New digital tools hold the key to unlocking operational efficiencies without over-burdening treasurers, says Alfredo Bresciani, head of trade finance international sales at UniCredit.


Today’s liquid market may have changed priorities for corporates, but working capital optimisation – ensuring that assets are not idle and risks are contained – remains a vital task. Despite this, firms may be reluctant to take action for fear of over-working their treasury departments.

It’s a mistake they needn’t make, however, since new digital tools can now facilitate quicker and simpler execution of key techniques. Beyond this, digital innovations can bring further benefits, through efficient account management, strategic insights, and fast, secure settlement.

With the guidance of banks, treasurers can select the tools they need – empowering them to make considerable strides in every area, all while shrinking their workload.


Putting capital to work

Certainly, there is plenty of scope for corporates to improve their financial performance – with a number of techniques available to help them to craft an impressive balance sheet. For instance, inventory management – the sale of unwanted goods and materials – continues to be an under-utilised discipline. Yet its potential to liberate trapped liquidity can transform balance sheets for the better.

Meanwhile, receivables finance – the sale of accounts receivable – not only enables firms to mobilise idle assets, but also helps to mitigate payment risks.


The workload problem

Yet companies that would implement these techniques may well be deterred by the extra work this will create for their treasury departments. Treasurers, as the natural leader of such initiatives, would need to co-ordinate between procurement, finance and sales departments, all while dealing with the growing number of invoices generated by the extra transactions.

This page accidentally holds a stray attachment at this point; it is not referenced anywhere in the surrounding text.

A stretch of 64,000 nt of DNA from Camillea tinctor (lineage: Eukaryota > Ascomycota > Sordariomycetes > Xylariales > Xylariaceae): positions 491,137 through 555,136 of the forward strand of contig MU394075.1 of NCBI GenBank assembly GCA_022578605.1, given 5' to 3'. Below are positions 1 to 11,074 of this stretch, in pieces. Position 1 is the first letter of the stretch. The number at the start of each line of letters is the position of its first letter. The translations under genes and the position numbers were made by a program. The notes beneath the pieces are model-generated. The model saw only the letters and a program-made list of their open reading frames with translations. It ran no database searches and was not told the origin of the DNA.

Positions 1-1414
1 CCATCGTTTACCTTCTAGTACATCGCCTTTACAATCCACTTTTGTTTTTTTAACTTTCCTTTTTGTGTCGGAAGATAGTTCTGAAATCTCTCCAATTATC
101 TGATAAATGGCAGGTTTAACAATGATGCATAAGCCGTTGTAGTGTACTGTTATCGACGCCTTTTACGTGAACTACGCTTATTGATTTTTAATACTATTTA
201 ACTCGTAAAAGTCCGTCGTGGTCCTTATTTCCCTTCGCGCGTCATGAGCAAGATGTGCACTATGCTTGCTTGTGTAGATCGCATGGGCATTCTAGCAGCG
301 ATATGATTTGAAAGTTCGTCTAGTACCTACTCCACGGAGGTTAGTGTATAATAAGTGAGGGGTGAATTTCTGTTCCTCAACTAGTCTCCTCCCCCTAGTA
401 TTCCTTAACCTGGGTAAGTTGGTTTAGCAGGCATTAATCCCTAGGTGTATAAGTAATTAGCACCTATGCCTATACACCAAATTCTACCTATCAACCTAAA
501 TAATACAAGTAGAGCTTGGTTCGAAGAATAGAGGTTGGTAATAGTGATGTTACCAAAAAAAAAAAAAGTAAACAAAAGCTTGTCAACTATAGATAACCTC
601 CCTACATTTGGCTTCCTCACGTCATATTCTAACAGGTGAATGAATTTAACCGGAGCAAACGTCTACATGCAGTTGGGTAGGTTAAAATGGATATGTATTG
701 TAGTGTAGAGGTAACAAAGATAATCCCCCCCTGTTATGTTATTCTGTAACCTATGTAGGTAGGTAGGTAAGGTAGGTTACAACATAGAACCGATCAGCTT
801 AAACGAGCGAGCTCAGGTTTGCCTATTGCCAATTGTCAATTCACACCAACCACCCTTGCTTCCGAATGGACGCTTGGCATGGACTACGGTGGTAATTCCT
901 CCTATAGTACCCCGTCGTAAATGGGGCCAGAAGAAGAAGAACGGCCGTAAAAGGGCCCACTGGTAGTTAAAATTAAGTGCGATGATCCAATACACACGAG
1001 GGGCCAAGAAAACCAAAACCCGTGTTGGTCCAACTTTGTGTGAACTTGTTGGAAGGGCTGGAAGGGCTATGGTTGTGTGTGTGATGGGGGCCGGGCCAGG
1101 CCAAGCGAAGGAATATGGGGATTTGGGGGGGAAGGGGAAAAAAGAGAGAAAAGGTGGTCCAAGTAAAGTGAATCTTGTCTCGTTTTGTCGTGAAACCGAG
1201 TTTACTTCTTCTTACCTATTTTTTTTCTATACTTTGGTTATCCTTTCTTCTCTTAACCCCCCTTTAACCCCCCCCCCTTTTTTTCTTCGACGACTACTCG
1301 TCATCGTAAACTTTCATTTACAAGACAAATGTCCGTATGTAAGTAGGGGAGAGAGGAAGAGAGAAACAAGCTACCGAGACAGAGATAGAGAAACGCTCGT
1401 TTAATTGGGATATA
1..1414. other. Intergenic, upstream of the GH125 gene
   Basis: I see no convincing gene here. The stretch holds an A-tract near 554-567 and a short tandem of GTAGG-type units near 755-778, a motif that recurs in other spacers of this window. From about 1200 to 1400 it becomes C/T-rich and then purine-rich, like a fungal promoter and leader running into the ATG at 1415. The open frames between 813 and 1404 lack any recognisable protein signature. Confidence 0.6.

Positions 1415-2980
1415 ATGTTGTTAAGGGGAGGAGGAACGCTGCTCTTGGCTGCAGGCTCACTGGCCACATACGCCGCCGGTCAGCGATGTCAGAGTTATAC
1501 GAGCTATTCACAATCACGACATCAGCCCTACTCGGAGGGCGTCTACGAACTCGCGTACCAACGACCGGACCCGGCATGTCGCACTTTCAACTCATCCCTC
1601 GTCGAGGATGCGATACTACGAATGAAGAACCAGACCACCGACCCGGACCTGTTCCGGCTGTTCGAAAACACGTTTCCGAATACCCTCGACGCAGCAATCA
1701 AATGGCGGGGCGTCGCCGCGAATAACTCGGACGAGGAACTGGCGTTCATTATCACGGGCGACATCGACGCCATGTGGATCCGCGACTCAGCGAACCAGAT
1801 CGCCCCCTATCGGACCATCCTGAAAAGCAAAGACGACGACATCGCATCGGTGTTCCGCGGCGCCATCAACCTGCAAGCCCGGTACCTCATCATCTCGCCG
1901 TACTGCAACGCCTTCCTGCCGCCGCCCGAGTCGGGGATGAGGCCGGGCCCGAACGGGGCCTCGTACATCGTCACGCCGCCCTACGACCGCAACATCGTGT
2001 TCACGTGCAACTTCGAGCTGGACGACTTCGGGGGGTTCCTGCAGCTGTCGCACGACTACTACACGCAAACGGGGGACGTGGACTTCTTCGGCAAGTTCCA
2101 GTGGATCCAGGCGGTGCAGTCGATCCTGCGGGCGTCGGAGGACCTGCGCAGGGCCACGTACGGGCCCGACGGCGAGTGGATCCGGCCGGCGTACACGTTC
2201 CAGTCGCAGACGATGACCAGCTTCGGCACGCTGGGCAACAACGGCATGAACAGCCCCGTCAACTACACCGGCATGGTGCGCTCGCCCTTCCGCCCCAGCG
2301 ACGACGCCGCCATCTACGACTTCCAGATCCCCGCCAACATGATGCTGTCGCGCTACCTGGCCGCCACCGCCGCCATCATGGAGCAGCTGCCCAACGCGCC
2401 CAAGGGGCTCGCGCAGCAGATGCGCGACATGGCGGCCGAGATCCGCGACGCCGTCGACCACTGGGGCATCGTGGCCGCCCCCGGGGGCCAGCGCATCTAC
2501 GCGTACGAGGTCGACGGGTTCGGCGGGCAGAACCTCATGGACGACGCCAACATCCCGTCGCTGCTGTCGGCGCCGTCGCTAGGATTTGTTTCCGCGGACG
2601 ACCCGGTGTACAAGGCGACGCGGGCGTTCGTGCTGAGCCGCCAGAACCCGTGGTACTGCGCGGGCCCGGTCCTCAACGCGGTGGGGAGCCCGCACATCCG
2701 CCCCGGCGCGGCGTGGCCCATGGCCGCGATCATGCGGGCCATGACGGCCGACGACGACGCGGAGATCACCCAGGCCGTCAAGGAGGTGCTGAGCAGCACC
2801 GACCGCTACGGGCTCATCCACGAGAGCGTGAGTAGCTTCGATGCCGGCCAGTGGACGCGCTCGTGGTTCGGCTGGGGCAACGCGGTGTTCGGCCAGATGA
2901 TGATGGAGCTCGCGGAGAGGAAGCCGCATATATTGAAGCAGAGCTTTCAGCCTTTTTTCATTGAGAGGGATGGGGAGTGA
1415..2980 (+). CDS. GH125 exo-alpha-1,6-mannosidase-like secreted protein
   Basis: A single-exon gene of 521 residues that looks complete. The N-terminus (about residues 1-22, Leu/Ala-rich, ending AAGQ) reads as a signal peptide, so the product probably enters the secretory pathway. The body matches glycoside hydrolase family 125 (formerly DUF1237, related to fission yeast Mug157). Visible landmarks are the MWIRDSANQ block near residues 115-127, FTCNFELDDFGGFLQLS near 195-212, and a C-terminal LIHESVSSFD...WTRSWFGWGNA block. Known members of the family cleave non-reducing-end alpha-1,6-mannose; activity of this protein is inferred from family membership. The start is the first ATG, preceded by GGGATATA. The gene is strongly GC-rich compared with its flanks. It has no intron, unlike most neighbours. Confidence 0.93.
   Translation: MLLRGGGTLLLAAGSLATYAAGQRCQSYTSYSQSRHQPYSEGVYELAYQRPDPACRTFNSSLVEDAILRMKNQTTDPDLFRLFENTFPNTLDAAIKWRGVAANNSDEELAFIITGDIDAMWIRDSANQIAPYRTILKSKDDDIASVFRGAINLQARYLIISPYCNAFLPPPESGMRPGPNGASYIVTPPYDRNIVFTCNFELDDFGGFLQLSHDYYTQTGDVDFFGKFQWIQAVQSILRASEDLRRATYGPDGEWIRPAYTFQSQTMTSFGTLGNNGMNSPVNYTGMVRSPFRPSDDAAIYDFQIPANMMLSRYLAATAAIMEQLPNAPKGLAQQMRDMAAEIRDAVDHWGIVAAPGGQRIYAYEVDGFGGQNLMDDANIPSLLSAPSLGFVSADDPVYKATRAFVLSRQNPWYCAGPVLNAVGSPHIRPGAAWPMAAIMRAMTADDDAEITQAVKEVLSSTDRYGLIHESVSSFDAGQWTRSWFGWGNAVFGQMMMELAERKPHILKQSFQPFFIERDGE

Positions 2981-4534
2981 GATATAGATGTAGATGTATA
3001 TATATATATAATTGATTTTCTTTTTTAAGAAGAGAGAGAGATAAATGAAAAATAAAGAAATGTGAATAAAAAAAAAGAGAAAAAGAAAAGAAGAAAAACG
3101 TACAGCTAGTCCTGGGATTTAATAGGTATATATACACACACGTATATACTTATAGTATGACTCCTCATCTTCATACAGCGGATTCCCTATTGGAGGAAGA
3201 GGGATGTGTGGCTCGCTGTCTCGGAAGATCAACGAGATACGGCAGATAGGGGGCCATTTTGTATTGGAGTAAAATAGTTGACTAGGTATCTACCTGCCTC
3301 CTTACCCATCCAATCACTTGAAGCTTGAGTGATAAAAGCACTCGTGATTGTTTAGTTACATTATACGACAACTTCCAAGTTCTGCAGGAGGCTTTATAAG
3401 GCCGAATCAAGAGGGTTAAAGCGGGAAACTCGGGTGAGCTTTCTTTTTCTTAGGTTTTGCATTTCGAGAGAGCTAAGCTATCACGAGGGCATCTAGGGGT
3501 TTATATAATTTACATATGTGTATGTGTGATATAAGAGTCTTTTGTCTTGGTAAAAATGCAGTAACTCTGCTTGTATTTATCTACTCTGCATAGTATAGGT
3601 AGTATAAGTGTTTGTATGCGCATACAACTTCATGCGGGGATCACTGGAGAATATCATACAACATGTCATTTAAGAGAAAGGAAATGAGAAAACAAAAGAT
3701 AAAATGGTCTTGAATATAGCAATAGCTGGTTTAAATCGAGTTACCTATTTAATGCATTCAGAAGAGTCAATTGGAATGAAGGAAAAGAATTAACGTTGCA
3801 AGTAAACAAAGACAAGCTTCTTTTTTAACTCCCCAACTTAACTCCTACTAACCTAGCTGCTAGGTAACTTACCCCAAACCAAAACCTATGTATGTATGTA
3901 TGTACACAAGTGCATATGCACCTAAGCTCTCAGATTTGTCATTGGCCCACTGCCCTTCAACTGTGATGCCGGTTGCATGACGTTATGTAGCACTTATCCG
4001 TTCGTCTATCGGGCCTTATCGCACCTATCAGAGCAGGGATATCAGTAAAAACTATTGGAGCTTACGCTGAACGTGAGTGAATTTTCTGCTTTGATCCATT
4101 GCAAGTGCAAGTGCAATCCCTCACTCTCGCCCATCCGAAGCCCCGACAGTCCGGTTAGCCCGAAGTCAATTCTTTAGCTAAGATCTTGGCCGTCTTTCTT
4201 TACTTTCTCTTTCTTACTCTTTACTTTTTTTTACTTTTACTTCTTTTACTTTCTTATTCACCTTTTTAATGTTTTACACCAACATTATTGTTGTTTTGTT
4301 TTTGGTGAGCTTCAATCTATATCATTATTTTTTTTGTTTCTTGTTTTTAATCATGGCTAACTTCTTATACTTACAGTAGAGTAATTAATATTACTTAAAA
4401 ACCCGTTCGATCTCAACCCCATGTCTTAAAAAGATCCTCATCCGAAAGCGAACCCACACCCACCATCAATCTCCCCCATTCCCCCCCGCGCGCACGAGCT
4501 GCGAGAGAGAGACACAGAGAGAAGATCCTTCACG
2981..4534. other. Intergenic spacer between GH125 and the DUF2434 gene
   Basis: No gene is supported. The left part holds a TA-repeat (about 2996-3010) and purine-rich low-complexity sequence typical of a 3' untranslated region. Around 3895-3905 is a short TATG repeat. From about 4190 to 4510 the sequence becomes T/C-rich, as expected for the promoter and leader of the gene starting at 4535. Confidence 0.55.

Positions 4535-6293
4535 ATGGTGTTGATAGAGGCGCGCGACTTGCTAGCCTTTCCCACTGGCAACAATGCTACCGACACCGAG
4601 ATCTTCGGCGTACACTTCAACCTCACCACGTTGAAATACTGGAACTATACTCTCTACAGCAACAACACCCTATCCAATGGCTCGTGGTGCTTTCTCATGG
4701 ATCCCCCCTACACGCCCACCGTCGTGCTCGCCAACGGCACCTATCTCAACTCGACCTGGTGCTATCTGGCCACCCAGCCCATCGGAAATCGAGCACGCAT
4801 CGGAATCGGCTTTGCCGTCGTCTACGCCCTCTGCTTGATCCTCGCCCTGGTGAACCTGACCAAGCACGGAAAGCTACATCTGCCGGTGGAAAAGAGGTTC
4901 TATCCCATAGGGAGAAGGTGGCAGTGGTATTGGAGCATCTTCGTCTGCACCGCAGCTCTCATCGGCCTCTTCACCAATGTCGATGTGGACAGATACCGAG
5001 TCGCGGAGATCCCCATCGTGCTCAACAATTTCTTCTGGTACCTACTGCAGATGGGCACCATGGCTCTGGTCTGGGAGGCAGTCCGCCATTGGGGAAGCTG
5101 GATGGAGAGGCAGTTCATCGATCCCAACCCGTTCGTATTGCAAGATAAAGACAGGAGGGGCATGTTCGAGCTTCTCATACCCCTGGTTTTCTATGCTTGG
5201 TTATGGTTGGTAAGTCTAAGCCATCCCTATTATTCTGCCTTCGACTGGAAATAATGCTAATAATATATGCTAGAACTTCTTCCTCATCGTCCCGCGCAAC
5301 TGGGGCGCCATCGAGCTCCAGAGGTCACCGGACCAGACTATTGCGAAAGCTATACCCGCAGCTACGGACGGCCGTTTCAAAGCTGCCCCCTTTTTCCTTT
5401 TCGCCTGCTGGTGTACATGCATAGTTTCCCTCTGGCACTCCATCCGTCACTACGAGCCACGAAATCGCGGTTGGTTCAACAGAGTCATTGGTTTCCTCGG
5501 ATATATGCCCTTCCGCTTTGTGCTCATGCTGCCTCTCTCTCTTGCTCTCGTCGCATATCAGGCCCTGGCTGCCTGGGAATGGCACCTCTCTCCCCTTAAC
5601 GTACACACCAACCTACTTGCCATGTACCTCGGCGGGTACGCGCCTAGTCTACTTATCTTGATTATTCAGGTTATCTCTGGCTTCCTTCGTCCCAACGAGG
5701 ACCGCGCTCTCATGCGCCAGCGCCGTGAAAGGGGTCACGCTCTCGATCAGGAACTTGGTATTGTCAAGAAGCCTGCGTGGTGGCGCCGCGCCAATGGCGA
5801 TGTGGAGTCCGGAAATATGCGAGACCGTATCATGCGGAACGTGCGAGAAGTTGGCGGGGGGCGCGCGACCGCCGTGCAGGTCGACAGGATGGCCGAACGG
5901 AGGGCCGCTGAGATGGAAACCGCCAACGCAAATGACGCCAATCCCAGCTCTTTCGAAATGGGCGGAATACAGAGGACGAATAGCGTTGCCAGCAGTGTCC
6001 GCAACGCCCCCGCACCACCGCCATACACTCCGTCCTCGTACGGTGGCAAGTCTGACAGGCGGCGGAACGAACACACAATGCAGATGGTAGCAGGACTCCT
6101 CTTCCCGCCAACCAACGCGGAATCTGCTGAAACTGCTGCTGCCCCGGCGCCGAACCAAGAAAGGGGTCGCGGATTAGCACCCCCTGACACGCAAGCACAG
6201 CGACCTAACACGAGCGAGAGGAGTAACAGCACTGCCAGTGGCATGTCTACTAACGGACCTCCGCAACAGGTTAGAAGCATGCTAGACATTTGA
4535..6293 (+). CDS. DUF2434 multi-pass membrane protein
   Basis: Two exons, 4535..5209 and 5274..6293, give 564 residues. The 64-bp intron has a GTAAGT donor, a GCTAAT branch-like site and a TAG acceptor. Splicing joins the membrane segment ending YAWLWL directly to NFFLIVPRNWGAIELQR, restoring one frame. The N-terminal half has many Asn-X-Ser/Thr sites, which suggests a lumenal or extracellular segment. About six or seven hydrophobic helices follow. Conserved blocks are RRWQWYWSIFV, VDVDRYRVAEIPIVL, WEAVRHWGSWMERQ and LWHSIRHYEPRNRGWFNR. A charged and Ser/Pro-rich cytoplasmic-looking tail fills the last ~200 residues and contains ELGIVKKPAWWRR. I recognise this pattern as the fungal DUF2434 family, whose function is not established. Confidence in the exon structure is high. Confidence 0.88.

This, of course, comes on top of their existing duties, as well as their expanding strategic role in the corporate world. Forward-looking firms will therefore be looking to find a way of executing working capital optimisation techniques while minimising the burden on treasurers.

The answer lies in new digital innovations. Not only can digital technology resolve the difficulties of executing working capital optimisation techniques, they can generate dramatic improvements in efficiency throughout the treasury.


Fluid account management

In particular, virtual accounts offer huge scope for simplifying everyday treasury tasks. These enable corporates to rationalise their disparate bank accounts into a single, digital account which can then be divided internally into separate “virtual” accounts to accommodate firms’ corporate structures.

The administrative advantages of this are many. For instance, it enables firms to automate their supplier onboarding and book-keeping processes – drastically shrinking the amount of work created by new invoices and transactions. The impact on treasurers’ schedules will be felt immediately – freeing their time for more high-level strategic decisions.
But sparing treasurers’ time is just the start with virtual accounts and other digital innovations. There are also direct benefits to liquidity and efficiency. For instance, with just a single “real” account, corporates need no longer carry out cash pooling initiatives for major investments, as cash can be funnelled painlessly and almost instantly to the departments where it’s needed.